I was also ordered to wear a compression bra 24/7 for at least 6 weeks. It took me ages to find something suitable - must have tried everything in M&S - and eventually went expensive, although the BCN helpfully gave me a discount code. I also made sure I had a good supply of loose, front-buttoning tops - it would have been almost impossible to pull anything on over my head, with or without help.

I was lucky that my mastectomy was on my non-dominant side so I didn’t “accidentally” pick up or reach for things with the painful arm. I did the exercises they give you - maybe not as religiously as I should have - and gradually expanded my reach. I did find the shoulder and arm pain difficult to live with and sometimes thought that I’d never feel normal again. I’m now nearly 4 months post surgery and do feel “normal” most of the time. My arm still doesn’t go up as high or as straight as the other one but I think that’s because I can feel that the scar is still healing. I’ve learned to trust that it will get there eventually. I drive, work and go about my life quite happily - although not tried a pilates or yoga class just yet, don’t think I’ll be doing a plank anytime soon! The implant is slightly strange - a lot firmer and smoother than I’d expected - and the lack of sensation is disconcerting but that’s a small price to pay. It looks good with or without clothes. Emotionally, I don’t feel as though I’ve lost anything - rather it feels great that the cancer has gone. 

If there’s anything else you’d like to know, ask away. There are lots of lovely ladies on this forum with lots of different experiences .

Sending hugs

Susie x

Hi Hope,

Welcome to the forum and hope you are keeping well as best as you can.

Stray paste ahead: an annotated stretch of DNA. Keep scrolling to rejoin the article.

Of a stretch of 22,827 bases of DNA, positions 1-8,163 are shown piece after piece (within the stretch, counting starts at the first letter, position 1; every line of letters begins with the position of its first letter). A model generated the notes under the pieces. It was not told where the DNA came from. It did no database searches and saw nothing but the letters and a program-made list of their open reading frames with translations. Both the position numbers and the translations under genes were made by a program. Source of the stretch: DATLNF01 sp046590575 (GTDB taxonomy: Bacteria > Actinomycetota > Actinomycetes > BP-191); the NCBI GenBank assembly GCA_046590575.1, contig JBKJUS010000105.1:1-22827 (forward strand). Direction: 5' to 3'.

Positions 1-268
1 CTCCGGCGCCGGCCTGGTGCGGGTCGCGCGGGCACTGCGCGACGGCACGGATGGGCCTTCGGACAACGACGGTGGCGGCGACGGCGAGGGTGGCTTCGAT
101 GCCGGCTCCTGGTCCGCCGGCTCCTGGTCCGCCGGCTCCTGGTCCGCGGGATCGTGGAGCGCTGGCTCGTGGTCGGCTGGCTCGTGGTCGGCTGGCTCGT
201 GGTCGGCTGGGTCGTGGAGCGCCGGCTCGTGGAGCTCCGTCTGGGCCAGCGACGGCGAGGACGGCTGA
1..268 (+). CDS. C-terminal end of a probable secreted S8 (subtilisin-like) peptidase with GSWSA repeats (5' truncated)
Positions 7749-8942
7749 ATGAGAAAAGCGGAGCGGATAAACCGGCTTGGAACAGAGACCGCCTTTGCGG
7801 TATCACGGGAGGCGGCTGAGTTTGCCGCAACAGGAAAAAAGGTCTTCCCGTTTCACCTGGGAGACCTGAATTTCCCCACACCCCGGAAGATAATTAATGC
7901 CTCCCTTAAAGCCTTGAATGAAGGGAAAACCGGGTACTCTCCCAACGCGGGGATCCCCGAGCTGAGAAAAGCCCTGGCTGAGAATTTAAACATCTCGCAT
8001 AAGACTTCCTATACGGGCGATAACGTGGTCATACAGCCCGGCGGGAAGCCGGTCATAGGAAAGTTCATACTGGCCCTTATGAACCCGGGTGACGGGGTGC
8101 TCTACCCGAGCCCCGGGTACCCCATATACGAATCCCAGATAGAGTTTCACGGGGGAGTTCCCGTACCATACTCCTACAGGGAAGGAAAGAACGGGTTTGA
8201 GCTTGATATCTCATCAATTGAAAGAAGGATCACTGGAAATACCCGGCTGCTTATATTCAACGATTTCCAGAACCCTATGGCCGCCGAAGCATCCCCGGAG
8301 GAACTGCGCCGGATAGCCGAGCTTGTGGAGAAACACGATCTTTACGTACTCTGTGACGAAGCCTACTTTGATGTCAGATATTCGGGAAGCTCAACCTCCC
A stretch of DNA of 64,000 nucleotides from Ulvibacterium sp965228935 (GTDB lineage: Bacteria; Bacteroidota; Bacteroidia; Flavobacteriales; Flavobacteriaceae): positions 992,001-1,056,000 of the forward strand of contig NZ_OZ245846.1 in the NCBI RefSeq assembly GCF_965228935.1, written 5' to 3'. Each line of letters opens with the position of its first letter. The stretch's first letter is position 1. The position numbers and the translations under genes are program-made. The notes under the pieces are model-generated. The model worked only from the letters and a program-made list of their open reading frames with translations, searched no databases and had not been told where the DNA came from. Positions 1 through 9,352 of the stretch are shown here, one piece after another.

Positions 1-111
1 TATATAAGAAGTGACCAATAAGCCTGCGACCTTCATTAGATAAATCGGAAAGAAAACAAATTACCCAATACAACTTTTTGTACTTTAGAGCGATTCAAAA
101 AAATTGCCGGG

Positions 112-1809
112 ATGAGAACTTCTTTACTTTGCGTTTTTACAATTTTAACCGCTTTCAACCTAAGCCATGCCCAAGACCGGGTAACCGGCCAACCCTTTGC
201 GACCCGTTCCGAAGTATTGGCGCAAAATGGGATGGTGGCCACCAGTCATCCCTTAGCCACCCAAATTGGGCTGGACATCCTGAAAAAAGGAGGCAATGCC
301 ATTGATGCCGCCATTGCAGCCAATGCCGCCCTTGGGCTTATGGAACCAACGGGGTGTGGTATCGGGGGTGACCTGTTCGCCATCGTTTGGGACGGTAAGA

I was diagnosed with BC in May. Very similar situation to yours, I initially felt a lump, scans showed another tiny cancerous lump in the same breast, the left breast was fine. As a result, my consultation decided Mastectomy was the way to go. I was 44 when I was diagnosed.

I had an operation in June, was in the hospital for 7-days (it was private). Due to covid, I was not offered immediate reconstruction. So it’s still delayed and conversations will start happening soon for this. I have decided to stay flat on the one side and move ahead with my prosthesis and start enjoying life again. I’m glad the cancer is gone, all done by the end of June.

Ops Recovery was about 6 weeks, but getting back to normal activities took a long time for me, I had to learn to just flow with how I felt daily and be kind to myself. Give yourself time to relax and follow your body signals. Some days, you want to just lie in and watch films, read, or even snooze. Other days, you have lots of energy and can move about a lot. However, the arm exercises and gentle daily walks in the garden, down the road helped a lot. My drain was in situ for the week. 

lots of information to take in, Its great you found this forum early and you can get useful information from the lovely ladies on here. 

I hope the above helped a bit and wish you well. 


Hello Hope I too started with one lump then two…eventually six in one breast so I remember the disappointment of having a mastectomy instead of a lumpectomy. However, I am now really glad i had the mastectomy. My reconstruction is not perfect but pretty good. I wouldn’t be embarrassed to be naked with a new partner if that ever happened. Before the mastectomy I thought I could never consider that again. Now it would make almost no difference. I thought I was recovering well in the early days but now realise it has taken a full year to get back to my new normal.

I am 61 and last week was up on my roof fixing it and next week I will start re roofing properly.

I have never in my life done this before but lack of funds mean if I want it done I have to do it myself. Having a mastectomy is not even relevent. So I hope in a year you will also do everything and more that you have done so far  and not give breast cancer very much thought. There is truly lovely sunshine at the end of this tunnel for most of us. You just have to get through this scary bit first. All the best Noddy

Little Noddy, I love your heartwarming response. You sound so confident and happy. So lovely for other people to hear about your positive experience. I too feel very much the same but am often reluctant to go on about it in case I come across as a know it all who has come through the other side. I am so grateful and happy and I do think it’s important to highlight that it is possible to be so after a diagnosis as you have done. 

Hope213, you will be well looked after tomorrow. Keep us posted about your recovery.